Tuesday, March 28, 2006

Funny How God Works

This Saturday night, April Fools Day, is the Bob Nelson comedy show at the Little River high school gym. Free tickets are available by request at Congregational Church website.

God works in funny ways. How I became a pastor illustrates the point.

Back in the late 80’s I lived in Athens, Ohio. I was a happy Christian, happy to serve the Lord. I worked as “salt” and “light” in a music store. I taught junior high Sunday School. A friend and me hosted a Christian rock show on a local radio station.

But apparently, God didn’t think that was enough.

One late summer, my church was holding its annual revival, which usually meant just going to extra church services. This particular year’s revival speaker was a man from South Carolina. He had a deep voice and an unmistakable southern accent.

On the revival’s last evening, Tuesday, the preacher stood up and gave the shortest sermon I’ve ever heard: “Tonight, I really don’t have much to say. But I do have two questions for you. Do you love Jesus? If so, will you do what he says?”

That was literally all he said. But that was enough.

If I ever heard the audible voice of THE LORD, it was that night. The message was clear. I was to go to seminary. I went to the front of the church, kneeled at the altar, and cried like a baby.

Went I got home, I called my Aunite Ann, a charismatic lady and the most outspoken believer in my extended family. I said to her, “I’ve got good news and bad news. The good news is that God called me seminary.” Auntie said, “Praise the Lord! That’s wonderful! What’s the bad news?” I replied, “The bad news is I don’t want to go.”

What Auntie said next I’ve never forgotten: “But Ted, you know you don’t have a choice. You have to go.”

For the next year, I tried to convince God that He called the wrong guy. But stubborn God, He didn’t change his mind. On the outside, I continued with the same activities—work, Sunday School, and radio show. But on the inside, I was angry and bitter that God had ordered my world turned upside down.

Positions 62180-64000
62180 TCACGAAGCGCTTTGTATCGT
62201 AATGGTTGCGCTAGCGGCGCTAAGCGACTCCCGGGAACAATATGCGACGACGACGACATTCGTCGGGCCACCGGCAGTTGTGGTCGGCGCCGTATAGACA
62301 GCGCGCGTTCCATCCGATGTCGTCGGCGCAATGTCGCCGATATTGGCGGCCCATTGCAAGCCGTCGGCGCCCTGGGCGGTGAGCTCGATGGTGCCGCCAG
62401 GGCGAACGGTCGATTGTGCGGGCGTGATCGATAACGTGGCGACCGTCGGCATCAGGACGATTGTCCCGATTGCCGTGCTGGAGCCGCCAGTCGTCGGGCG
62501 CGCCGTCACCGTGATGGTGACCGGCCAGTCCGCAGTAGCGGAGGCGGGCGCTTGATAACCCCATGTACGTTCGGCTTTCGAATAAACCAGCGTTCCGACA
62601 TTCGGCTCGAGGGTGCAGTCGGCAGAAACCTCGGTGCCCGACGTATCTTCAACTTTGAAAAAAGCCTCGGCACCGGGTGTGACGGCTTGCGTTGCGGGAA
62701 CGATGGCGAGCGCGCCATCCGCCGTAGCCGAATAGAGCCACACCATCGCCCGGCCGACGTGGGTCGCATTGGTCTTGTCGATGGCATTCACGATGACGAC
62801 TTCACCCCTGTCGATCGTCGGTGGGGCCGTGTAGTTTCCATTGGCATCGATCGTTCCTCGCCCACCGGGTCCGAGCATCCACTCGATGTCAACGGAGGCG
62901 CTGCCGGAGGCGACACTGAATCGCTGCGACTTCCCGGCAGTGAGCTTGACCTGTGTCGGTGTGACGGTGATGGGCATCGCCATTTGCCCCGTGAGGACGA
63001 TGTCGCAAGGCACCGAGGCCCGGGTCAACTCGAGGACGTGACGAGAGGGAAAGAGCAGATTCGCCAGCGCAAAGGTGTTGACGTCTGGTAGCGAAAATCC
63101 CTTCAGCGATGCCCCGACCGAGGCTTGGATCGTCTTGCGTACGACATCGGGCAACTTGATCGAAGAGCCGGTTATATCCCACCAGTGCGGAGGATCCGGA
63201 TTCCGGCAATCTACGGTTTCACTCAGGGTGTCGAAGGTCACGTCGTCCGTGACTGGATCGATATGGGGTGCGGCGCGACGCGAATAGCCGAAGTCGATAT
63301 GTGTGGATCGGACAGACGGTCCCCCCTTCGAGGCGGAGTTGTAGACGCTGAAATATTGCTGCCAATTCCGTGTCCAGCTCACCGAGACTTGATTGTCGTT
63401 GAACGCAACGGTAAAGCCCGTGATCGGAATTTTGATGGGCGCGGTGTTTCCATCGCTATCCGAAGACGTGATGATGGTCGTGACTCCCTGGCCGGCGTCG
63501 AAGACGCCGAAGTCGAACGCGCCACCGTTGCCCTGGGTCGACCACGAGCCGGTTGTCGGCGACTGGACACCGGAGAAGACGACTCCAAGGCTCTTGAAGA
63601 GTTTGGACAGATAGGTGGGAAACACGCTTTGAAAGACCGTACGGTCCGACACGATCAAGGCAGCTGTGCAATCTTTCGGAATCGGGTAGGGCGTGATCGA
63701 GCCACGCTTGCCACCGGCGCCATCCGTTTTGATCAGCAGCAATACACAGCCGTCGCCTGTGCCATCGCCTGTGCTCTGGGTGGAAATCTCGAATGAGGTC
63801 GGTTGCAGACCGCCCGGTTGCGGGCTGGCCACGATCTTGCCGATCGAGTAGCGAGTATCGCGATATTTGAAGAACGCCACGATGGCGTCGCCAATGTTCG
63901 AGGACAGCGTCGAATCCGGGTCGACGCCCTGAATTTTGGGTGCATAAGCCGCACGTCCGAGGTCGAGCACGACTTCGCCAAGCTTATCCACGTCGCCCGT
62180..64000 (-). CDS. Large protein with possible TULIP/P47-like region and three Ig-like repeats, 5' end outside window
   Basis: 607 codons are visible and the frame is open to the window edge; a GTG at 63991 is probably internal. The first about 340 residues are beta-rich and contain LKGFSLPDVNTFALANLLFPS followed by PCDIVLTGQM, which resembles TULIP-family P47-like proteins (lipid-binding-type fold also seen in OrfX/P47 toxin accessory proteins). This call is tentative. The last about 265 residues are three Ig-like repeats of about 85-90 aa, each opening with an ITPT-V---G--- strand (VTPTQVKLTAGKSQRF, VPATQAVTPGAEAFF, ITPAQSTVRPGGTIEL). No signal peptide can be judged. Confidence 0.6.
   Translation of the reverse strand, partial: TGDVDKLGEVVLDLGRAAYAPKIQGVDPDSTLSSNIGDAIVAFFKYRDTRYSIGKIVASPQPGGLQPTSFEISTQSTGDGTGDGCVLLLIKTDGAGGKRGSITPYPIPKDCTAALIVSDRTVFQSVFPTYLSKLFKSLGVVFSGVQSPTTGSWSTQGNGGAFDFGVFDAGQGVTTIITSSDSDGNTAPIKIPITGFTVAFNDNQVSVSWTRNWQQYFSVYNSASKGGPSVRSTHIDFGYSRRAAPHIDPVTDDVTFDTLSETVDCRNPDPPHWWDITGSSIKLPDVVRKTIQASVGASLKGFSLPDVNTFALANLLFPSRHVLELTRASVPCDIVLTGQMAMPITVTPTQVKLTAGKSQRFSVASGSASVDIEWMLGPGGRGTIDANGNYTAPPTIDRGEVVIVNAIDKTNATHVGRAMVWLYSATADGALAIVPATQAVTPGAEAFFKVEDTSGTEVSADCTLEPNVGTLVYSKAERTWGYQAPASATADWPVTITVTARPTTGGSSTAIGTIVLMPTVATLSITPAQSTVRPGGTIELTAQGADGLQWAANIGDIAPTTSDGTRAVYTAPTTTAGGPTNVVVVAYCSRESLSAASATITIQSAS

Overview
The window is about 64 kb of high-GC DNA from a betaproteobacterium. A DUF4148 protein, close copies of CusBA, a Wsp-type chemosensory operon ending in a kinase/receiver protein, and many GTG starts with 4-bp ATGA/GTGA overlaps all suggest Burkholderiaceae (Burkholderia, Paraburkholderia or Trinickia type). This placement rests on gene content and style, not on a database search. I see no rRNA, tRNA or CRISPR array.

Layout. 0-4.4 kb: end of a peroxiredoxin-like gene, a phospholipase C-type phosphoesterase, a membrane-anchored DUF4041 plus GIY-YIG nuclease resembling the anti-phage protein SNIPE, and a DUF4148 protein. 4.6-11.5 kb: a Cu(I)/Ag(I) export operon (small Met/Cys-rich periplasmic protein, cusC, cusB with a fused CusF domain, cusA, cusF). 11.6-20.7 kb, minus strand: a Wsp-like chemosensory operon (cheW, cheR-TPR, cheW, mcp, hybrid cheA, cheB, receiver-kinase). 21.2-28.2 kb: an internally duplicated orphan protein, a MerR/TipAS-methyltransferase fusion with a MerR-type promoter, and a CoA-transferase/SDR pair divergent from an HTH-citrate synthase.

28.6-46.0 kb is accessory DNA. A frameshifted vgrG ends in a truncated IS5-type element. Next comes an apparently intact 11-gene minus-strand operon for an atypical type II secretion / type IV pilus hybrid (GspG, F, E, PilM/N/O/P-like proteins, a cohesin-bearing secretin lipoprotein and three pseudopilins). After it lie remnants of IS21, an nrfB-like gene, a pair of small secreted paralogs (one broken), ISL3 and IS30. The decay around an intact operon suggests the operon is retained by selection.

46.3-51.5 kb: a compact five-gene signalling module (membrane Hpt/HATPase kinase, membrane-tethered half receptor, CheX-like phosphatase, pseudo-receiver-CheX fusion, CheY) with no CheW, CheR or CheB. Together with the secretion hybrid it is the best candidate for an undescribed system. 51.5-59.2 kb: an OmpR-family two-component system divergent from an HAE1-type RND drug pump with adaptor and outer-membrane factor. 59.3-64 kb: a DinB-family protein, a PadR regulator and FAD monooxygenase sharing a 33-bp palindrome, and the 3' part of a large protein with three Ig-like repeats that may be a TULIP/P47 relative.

During this time, my Sunday routine was this: I did my radio show from 3:00am-6:00am. At home, I’d sleep from 6:30-8:30am. I taught junior high Sunday School at 9:30am. Worshipped at 10:30 am. Opened the music store fro my employees at noon. Went home and slept till 4:30pm. Closed the store at 5:00pm. Went back home and slept. Woke up, ate, and watched the following three shows back-to-back: America’s Most Wanted, The Simpsons, and Charles Stanley’s “In Touch.”

On this particular night, Rev. Stanley talked about procrastination. If you’ve seen him, you know how he likes to wag his finger at the TV. He said, “Some of you are procrastinating and not doing what God has called you to do.”

I was cornered.

A few months later, I enrolled at Dallas Theological Seminary. I was pretty mad at God for the next couple of years—pulling me out of a situation I enjoyed so much in Ohio. But meeting my wife had a way of changing my attitude.

The rest, they say, is history. But it’s funny how history gets made.

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